WBU-AP Otsuki Award
The Positive Experiences of Living with Blindness
Australia David Kovacic (56, Male)

photo: David Kovacic 

When an opportunity to see or do something different comes along, and nobody gets hurt, do it because you may not get the chance to do it tomorrow. Before I became blind that was the motto I lived by.
Some of the adventures I've experienced include swimming with the sharks at The Melbourne Aquarium, climbing to the top of The Sydney Harbour Bridge andsnorkelling on The Great Barrier Reef while feeding the small, colourful, tropical fish. Even when I travelled overseas I tried to do things that were not necessarily common tourist attractions. I've attended a Bull Fight in Arle, France, trekked in the mountains of Nepal, went on Ghost Tours all over England and visited a replica of The White House in Washington DC.
Inside this replica I found an empty Press Room. So I climbed up behind the podium and found a selectable list of famous Presidential Speeches. Selecting one of J. F. Kennedy's speeches and using exaggerated hand gestures with the best American accent I could do, I delivered the speech. To my surprise, when I'd finished the speech, the room was full of people. Smiling, I jumped off the podium and left the room. But not before turning toward the crowd and saying in a thick Australian accent "Not bad for an Aussie, ay?" You should have seen the gaping mouths as I left the room. Priceless.
Then, years later, I had a seizure and nearly died. I was placed in an induced coma and not expected to live. But live I did, but now I was almost completely deaf and totally blind.
After months of recovery and rehabilitation, I found myself sitting alone at home contemplating which vegetable I closer resembled; broccoli or cauliflower. It was then that I jumped up and said, "Stuff it! I want my life back." That's when I decided to reclaim my life.
The key to achieving this was having a successful Cochlear Implant which I did. So far I've been surfing with The Disabled Surfers Organisation. One day I arrived with a cane and giant sunglasses. I had so many laughs from wearing them, I was even interviewed on television and photographed for the local newspaper wearing the giant sunglasses while surfing.
That was not the first time I'd been in the media. I have been on local radio and have had a photograph and article about the events of the night I became blind. This article which includes my wife Claire's account of that night, was published in a newspaper magazine that was distributed all over Australia.
Another exciting activity I've done is drive a car around Sandown Raceway in pouring rain. My visually disabled co-driver turned to me and said, "Slow down. It's raining so hard I can't see through the windscreen." I turned toward him and said, "Neither can I.", as I floored the accelerator reaching over 130 KPH down the straight.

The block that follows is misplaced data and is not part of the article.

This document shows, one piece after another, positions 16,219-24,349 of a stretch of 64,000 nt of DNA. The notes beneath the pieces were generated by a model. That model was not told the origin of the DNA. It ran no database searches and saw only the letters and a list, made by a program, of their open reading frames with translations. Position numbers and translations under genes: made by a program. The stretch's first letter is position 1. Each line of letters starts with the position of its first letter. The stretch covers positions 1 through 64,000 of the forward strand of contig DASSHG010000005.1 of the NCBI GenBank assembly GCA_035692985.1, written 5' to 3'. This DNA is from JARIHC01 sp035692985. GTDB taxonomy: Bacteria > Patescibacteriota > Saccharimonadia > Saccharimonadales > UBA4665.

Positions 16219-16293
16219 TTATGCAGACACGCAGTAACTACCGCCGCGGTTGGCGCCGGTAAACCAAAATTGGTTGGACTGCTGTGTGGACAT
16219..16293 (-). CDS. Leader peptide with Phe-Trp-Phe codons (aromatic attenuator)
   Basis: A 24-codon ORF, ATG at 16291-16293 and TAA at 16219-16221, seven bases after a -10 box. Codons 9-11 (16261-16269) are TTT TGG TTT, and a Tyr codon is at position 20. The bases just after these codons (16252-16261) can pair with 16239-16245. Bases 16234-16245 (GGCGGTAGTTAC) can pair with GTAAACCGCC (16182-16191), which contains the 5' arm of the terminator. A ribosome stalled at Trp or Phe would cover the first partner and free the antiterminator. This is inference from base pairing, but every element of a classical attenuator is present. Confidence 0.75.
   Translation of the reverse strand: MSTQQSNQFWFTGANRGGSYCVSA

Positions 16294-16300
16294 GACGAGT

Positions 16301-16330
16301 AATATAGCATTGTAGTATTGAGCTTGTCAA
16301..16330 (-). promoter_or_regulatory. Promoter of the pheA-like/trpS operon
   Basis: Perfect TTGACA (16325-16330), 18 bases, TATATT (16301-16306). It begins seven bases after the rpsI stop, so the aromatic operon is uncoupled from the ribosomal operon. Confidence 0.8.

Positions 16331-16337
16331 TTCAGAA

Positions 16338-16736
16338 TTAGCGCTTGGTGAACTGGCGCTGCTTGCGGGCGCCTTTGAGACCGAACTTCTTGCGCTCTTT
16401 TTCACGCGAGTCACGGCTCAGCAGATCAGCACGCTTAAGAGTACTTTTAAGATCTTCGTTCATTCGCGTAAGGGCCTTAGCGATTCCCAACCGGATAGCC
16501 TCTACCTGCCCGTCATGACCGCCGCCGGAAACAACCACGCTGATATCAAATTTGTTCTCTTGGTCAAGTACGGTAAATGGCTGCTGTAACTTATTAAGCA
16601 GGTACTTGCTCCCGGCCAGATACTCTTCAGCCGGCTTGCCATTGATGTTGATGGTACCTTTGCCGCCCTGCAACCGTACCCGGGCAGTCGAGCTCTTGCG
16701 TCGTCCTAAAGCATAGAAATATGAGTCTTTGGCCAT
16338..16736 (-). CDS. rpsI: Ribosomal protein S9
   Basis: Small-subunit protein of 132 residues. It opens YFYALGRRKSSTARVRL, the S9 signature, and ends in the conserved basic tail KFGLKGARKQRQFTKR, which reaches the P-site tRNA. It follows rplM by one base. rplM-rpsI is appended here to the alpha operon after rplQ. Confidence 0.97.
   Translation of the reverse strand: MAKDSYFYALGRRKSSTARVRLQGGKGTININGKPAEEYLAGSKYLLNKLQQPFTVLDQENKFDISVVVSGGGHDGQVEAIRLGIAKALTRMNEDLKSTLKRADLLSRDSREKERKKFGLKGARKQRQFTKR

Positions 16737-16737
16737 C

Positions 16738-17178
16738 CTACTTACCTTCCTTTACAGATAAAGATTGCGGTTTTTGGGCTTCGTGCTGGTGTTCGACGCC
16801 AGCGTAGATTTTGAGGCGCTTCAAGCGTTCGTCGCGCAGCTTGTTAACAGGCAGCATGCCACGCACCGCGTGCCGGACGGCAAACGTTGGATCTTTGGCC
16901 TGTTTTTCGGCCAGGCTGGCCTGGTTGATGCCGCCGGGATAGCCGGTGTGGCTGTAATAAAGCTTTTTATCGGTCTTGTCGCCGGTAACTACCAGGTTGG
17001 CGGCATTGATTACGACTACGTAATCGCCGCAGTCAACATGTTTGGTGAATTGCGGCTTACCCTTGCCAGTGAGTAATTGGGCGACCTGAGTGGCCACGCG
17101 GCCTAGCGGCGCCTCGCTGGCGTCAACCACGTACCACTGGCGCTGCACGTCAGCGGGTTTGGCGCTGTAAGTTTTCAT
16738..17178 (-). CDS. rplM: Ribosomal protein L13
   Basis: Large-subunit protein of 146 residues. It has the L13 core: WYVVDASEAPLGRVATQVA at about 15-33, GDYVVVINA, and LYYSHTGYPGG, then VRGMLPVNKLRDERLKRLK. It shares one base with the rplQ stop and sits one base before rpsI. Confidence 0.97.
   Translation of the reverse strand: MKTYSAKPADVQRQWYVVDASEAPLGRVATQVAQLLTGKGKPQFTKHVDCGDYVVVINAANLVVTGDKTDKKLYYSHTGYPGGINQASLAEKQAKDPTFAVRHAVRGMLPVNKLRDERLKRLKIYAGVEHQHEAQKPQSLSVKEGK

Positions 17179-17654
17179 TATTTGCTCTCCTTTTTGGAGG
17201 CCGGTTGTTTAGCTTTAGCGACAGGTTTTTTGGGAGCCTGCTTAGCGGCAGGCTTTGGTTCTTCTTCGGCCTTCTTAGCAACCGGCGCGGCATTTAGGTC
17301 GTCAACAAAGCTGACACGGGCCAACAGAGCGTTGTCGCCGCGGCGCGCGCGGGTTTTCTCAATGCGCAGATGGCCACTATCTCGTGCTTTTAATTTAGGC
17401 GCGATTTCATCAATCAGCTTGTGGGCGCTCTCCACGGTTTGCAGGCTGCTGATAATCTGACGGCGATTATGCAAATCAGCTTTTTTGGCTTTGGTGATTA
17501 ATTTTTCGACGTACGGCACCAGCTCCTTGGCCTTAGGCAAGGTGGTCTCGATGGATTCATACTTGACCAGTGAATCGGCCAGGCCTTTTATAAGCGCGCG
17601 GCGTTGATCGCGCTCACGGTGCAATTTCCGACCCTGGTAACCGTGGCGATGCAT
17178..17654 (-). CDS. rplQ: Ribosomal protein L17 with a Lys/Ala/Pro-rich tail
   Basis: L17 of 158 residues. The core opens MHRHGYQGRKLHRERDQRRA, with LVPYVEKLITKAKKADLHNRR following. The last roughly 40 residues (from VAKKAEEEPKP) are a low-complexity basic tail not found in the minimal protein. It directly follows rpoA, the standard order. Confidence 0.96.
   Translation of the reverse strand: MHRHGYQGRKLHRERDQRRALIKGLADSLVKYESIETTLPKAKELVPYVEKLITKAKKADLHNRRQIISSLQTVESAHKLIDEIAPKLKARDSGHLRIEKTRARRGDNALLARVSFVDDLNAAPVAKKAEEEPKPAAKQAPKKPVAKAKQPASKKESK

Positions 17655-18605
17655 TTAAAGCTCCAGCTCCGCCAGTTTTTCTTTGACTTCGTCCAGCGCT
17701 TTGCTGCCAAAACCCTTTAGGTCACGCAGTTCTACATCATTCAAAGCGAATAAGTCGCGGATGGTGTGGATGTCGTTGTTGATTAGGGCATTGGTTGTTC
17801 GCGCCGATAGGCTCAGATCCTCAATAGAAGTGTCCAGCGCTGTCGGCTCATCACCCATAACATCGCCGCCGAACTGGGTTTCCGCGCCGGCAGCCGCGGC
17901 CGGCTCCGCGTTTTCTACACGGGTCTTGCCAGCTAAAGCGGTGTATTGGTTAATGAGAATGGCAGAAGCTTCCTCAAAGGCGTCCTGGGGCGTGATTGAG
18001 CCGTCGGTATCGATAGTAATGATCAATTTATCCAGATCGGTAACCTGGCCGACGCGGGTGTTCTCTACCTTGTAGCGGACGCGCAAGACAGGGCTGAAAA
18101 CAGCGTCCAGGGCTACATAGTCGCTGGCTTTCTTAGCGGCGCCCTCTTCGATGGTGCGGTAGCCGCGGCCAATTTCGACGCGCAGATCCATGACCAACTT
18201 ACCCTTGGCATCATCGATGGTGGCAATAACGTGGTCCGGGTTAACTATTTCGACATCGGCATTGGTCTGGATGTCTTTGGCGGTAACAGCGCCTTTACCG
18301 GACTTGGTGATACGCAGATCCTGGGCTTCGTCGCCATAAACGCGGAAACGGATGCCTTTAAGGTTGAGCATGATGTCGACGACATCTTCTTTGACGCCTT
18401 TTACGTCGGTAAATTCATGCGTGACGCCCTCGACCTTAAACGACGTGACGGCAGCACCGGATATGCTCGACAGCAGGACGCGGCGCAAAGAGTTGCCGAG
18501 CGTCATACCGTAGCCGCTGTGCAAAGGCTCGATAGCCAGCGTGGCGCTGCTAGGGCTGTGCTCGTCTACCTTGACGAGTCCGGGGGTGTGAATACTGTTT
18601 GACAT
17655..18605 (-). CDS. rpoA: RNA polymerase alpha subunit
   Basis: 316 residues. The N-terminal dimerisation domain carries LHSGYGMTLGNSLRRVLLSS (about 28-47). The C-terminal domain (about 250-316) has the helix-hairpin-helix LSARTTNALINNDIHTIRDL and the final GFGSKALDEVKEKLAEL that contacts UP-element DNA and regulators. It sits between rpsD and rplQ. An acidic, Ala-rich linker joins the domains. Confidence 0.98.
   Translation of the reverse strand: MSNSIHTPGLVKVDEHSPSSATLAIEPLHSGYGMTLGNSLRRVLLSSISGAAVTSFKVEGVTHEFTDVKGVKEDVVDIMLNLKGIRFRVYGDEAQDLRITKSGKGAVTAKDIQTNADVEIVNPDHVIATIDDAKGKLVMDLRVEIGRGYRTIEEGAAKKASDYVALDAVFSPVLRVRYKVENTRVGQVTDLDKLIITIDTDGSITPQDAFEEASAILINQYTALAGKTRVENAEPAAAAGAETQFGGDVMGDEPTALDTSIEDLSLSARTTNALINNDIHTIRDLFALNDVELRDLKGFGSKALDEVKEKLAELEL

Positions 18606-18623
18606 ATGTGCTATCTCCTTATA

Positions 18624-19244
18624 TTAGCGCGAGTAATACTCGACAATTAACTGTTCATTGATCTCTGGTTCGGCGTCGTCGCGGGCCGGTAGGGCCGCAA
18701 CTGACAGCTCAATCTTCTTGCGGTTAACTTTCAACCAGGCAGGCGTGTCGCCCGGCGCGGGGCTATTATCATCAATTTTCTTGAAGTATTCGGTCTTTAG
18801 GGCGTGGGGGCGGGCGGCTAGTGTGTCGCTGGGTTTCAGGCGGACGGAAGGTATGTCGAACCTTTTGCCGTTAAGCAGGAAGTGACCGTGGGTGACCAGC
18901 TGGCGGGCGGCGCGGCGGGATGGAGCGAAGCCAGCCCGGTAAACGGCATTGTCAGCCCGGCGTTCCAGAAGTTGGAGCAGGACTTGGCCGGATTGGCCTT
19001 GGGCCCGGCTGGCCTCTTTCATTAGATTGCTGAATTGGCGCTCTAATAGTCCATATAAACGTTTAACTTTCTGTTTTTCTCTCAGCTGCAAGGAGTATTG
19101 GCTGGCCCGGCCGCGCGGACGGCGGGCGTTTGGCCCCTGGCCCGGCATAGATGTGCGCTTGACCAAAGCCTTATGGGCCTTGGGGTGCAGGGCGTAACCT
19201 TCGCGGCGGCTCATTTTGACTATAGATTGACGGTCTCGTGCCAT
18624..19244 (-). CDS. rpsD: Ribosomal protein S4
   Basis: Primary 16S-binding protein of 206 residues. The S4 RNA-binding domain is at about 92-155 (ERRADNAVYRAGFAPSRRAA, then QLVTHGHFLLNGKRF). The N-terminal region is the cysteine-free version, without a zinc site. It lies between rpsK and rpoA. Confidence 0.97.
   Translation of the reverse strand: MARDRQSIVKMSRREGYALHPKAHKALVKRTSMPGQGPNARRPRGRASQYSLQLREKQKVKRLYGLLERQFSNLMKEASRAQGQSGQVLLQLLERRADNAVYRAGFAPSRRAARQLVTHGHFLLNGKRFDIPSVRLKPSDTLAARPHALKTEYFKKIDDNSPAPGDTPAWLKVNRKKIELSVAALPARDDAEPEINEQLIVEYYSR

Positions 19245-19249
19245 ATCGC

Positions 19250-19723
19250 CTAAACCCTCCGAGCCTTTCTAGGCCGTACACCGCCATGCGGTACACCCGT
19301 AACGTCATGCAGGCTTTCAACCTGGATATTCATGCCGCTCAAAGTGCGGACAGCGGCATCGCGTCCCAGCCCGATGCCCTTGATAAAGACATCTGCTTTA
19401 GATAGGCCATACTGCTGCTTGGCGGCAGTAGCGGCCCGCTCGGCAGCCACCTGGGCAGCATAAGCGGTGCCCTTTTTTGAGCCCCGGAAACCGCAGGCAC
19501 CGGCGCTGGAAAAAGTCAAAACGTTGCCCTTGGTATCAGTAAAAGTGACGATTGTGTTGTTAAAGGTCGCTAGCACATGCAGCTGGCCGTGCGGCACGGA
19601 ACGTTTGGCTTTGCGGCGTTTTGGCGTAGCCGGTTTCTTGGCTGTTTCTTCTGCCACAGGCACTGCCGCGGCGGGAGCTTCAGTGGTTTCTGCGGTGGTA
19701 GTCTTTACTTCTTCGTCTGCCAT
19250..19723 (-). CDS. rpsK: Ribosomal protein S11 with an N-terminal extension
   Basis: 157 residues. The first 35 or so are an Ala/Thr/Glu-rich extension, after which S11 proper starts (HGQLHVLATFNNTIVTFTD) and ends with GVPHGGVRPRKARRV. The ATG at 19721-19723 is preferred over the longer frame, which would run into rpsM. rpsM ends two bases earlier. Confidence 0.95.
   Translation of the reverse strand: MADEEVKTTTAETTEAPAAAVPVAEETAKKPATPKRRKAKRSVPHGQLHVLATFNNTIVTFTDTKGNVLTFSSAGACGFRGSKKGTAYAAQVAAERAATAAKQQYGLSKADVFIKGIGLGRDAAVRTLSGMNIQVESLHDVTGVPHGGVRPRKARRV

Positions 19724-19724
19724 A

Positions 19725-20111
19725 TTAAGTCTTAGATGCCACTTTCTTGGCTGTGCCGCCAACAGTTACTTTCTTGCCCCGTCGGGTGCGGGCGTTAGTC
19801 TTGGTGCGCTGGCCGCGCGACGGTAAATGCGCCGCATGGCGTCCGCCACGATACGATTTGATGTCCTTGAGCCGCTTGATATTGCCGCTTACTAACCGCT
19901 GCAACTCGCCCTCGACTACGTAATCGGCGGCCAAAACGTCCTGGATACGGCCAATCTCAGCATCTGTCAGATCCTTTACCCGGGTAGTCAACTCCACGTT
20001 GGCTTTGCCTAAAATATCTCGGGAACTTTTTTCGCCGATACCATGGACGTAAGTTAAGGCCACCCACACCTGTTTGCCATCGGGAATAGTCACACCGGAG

Another milestone for me was returning to my favourite hobby, Metal Detecting. My existing metal detector was modified for blind use by attaching a plastic cane tip beneath its coil. With the aid of a sighted Carer, this setup is ideal for me because it allows me to keep the coil at a constant height while sweeping and maintaining my balance. With this setup I can detect almost anywhere; local beaches, parks, play grounds and the bush lands in The Victorian Goldfields. And no, I have not found that elusive, large gold nugget ''' yet.
Recently, I was able to return to another hobby, Kayaking. On that day, when we arrived on the beach, it seemed like all our family and friends were there to witness the event. Fortunately Peter, family member and co-kayaker, paddled in sync with me making me look professional rather than like Forrest Gump splashing around. It was such a successful day, we promised to do it again. I have not told him yet, but next time I intend to kayak with him just off our local beach where I know lies the wreck of a 1930's steam ship, The Orangano. If reached at very low tide, we'd find the smoke stack above the ocean.
And last Christmas, with my brother-in-law Tim's help, we managed to put up some outdoor Christmas light decorations. I even did all the electrical connections on my own and managed not to electrocute myself or blow up our house.
You know, believe it or not, there are some advantages to being blind. There are many organisations that will assist you in achieving your goals. And I know I definitely contribute to saving money on electricity bills by not needing lights on at home when alone. Claire also finds it useful to have the light on in the bedroom without disturbing me while I sleep.
Another thing I have noticed is that my sense of smell has heightened since I've been blind. This is a bonus for me because now I can tell when I really do need a shower.
One thing I do realise is that I would not have achieved much if it wasn't for my lovely, amazing wife Claire, my little boy Jake, family and friends, and the staff and volunteers from all the organisations I have been associated with. I thank you one and all from the bottom of my heart.
So what's next for me? Well, when the opportunity presents itself, I intend to go Indoor Rock Climbing abseiling and maybe give Skydiving a go. That way, I would not see the ground rushing up at me. besides I think it would be nice to feel the wind rushing through what's left of my hair. But for now, I'll keep participating in new and old adventures as they present themselves to me.
The End, or my beginning.


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